The Pragmatic Status of Iconic Meaning in Spoken Communication: Gestures, Ideophones, Prosodic Modulations (PSIMS)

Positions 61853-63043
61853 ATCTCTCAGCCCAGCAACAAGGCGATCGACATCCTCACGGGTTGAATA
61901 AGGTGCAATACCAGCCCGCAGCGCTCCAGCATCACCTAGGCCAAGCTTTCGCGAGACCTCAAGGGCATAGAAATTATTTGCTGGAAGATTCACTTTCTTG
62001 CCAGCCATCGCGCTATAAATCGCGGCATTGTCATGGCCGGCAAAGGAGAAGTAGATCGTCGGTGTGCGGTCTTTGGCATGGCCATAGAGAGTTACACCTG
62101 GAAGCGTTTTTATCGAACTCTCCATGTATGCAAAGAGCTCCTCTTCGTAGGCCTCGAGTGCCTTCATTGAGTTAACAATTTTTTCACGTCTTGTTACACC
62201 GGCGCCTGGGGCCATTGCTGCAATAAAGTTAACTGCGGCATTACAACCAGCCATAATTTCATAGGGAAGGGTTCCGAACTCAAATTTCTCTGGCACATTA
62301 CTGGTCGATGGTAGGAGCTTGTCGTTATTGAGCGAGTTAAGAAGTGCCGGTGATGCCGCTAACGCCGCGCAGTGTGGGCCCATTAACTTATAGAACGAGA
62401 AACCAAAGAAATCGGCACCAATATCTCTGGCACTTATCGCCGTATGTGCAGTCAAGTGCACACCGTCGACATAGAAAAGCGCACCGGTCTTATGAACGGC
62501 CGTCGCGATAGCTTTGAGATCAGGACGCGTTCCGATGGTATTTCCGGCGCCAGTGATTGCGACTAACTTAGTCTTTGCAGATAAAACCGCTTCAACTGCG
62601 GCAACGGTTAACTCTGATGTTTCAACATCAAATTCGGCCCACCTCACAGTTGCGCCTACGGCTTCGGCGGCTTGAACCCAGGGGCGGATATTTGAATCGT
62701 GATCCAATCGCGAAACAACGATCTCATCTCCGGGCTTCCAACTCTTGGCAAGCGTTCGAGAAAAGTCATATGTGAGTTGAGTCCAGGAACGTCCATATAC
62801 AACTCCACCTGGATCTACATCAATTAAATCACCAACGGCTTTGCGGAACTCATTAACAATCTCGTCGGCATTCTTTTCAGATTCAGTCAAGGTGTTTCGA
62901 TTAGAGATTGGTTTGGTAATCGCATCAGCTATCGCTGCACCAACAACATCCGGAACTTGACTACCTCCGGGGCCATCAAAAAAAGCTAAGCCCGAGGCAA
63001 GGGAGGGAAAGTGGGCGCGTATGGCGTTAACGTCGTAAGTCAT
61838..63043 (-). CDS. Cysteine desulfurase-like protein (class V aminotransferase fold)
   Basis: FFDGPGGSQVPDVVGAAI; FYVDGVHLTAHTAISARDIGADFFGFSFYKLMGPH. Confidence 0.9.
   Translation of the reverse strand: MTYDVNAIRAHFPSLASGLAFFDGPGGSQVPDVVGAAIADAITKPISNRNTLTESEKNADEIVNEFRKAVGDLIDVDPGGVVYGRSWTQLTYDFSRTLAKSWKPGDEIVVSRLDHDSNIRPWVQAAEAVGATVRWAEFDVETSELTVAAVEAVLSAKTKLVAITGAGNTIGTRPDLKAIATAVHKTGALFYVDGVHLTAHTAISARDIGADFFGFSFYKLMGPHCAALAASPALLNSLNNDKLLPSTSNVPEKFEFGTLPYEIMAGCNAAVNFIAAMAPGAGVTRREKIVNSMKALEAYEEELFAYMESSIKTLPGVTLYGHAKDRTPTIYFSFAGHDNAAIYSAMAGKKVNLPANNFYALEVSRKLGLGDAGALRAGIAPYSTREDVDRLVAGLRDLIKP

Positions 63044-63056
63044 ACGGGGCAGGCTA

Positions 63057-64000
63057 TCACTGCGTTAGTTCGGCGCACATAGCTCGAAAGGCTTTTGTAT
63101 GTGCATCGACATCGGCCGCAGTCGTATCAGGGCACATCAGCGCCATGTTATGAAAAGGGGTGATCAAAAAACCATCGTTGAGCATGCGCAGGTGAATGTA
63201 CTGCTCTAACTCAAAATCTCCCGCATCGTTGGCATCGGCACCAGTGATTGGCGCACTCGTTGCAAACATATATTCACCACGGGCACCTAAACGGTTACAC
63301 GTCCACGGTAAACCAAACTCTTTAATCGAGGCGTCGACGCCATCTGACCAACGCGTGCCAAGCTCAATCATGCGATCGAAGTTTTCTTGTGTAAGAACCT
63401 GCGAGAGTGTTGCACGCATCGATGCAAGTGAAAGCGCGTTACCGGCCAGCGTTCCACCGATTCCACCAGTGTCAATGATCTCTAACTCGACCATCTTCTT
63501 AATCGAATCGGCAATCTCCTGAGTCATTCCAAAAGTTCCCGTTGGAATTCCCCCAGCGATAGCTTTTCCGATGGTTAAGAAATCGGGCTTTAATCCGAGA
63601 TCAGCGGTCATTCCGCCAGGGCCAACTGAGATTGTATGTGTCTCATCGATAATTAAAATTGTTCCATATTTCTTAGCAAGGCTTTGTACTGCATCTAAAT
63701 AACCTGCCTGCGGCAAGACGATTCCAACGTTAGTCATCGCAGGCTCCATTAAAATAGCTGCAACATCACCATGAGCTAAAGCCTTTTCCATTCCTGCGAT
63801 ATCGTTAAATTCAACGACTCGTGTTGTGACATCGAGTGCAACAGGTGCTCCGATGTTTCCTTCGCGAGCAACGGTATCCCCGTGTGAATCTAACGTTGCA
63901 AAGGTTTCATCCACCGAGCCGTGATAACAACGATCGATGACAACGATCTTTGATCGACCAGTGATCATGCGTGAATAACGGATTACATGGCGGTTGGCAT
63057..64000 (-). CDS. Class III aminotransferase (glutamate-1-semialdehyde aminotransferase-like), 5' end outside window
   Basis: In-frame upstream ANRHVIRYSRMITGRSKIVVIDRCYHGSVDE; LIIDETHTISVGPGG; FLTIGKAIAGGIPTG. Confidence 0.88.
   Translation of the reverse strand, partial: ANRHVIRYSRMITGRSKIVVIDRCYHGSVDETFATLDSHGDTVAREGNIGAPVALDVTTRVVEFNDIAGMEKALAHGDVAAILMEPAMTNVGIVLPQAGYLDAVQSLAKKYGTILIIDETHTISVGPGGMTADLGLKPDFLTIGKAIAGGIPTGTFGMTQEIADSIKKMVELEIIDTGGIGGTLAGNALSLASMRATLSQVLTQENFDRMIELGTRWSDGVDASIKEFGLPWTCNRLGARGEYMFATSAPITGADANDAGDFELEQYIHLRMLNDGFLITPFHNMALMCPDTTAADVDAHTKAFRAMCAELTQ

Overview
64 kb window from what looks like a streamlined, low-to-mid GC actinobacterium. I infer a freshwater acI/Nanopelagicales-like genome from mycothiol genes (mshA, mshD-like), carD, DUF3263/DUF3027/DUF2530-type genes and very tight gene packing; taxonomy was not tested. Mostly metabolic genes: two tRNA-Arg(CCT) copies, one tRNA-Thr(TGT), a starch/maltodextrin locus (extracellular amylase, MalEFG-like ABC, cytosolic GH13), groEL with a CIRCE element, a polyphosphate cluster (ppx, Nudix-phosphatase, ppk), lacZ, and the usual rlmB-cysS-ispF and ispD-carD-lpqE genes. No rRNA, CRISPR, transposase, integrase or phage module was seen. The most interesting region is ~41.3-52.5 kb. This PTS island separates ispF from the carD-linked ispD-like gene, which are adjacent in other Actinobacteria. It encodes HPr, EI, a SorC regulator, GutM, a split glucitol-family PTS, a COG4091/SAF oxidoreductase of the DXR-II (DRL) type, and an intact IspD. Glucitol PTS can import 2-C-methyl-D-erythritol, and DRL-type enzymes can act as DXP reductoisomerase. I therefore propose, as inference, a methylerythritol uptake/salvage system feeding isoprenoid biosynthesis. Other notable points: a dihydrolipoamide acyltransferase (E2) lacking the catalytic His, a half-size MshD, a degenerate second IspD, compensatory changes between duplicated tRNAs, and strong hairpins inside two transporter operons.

While the lexical items of human spoken languages are to a large part conventionalized and hence to a large extent non-iconic, there are pockets of iconicity in human communication. We will investigate three kinds of iconicity: speech-accompanying manual gestures, ideophones such as “helter-skelter”, and prosodic modulations as in “boooring”. The central research question is the pragmatic status of such iconic meanings: Do they contribute to what is said (i.e., are they at-issue), and under which conditions can they become at-issue? If they are not at-issue, are they a type of conventional implicature, or rather a type of presupposition? Existing proposals for iconic gestures as co-suppositions or as supplements similar to appositive relative clauses, will be tested experimentally for gestures and for the other two types of iconic meaning. We will investigate the precise alignment of iconic manual gestures and the oral speech expressions that they affect, how gestures are connected with ideophones and prosodic modulations, and the way components of iconic meaning contribute to the overall meaning, e.g., whether they project under semantic operators, or whether and how they can be addressed directly in communication. We will investigate the multimodal aspects of communication by means of existing corpora, production experiments with synchronized acoustic, video and motion capture data as well as audiovisual perception experiments and behavioral measures of cognitive processing (reaction times). The goal is to gain a better understanding of the often-neglected iconic aspects of meaning in human communication, and the interplay of various types of meanings.

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